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Anti-Japanese?

Muz1234

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Has any of you had any anti-Japan feeling or any Anti-Japanese sentiment?
 

mdchachi

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Has any of you had any anti-Japan feeling or any Anti-Japanese sentiment?
Not that I can recall although there was a lot of such sentiment in my community about 30-40 years ago.
 

Uncle Frank

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My father and several of his friends fought in WWII in the Pacific against the Japanese , so I heard a lot of hate filled stories about the "little yellow monkeys" as they called them. In the 50's , TV and movies here in the US called them "dirty Japs" and they were always evil. When the Navy sent me to Japan for 2 years in 1970 , young military men I served with still called them "slant eyes" and couldn't wait to leave Japan. I went the other direction and fell in love with Japan and studied hard to learn Japanese. I fell in love with a young Japanese girl and planned to marry her. When I wrote home about getting married , I was told "if you marry a "dirty Jap" , DON"T COME HOME. So , I guess you can say I ran into a lot of negative things . As a side note , my Japanese girlfriend refused to move to America , so no marriage. I'm now 70 years old and I still say the 2 years in Japan were the best 2 years of my lifetime. JREF has always been my connection to Japan and I'm very thankful I found it. If you wonder why I didn't stay in Japan , I was bought up to love guns , shooting , and hunting in the Maine woods and just could not give that up. Posters like the one I posted below were quite common in the 40's and 50's.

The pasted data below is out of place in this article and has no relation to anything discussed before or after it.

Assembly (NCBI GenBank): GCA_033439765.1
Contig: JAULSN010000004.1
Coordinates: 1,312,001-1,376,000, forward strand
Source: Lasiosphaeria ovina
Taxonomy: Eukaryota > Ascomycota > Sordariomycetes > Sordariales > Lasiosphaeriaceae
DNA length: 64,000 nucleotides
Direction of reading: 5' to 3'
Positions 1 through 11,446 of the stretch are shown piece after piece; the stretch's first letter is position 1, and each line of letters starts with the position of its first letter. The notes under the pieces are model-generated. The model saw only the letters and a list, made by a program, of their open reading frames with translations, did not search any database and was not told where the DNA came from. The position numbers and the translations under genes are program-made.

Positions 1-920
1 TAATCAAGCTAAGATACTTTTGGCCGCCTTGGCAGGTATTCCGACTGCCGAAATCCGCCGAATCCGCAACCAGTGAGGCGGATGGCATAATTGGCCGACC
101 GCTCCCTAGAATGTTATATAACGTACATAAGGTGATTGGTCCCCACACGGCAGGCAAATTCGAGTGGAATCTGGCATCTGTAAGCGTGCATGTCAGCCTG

10308311_10154776684978133_7052385642007229043_n.jpg
 

mdchachi

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30 years ago? During the 80s?
Yes. A low point of that era was this murder of a Chinese-American (who was mistaken for a Japanese).

My first car was a little Nissan and if I went to a Detroit auto manufacturer for business purposes, I had to park in a different parking lot.
Also I couldn't park in the driveway of one of my best friends whose dad worked for General Motors. I had to park in the street.
 
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Muz1234

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My father and several of his friends fought in WWII in the Pacific against the Japanese , so I heard a lot of hate filled stories about the "little yellow monkeys" as they called them. In the 50's , TV and movies here in the US called them "dirty Japs" and they were always evil. When the Navy sent me to Japan for 2 years in 1970 , young military men I served with still called them "slant eyes" and couldn't wait to leave Japan. I went the other direction and fell in love with Japan and studied hard to learn Japanese. I fell in love with a young Japanese girl and planned to marry her. When I wrote home about getting married , I was told "if you marry a "dirty Jap" , DON"T COME HOME. So , I guess you can say I ran into a lot of negative things . As a side note , my Japanese girlfriend refused to move to America , so no marriage. I'm now 70 years old and I still say the 2 years in Japan were the best 2 years of my lifetime. JREF has always been my connection to Japan and I'm very thankful I found it. If you wonder why I didn't stay in Japan , I was bought up to love guns , shooting , and hunting in the Maine woods and just could not give that up. Posters like the one I posted below were quite common in the 40's and 50's. View attachment 32097
When you were studying in Japanese, did you study alone or took up class?
 

Uncle Frank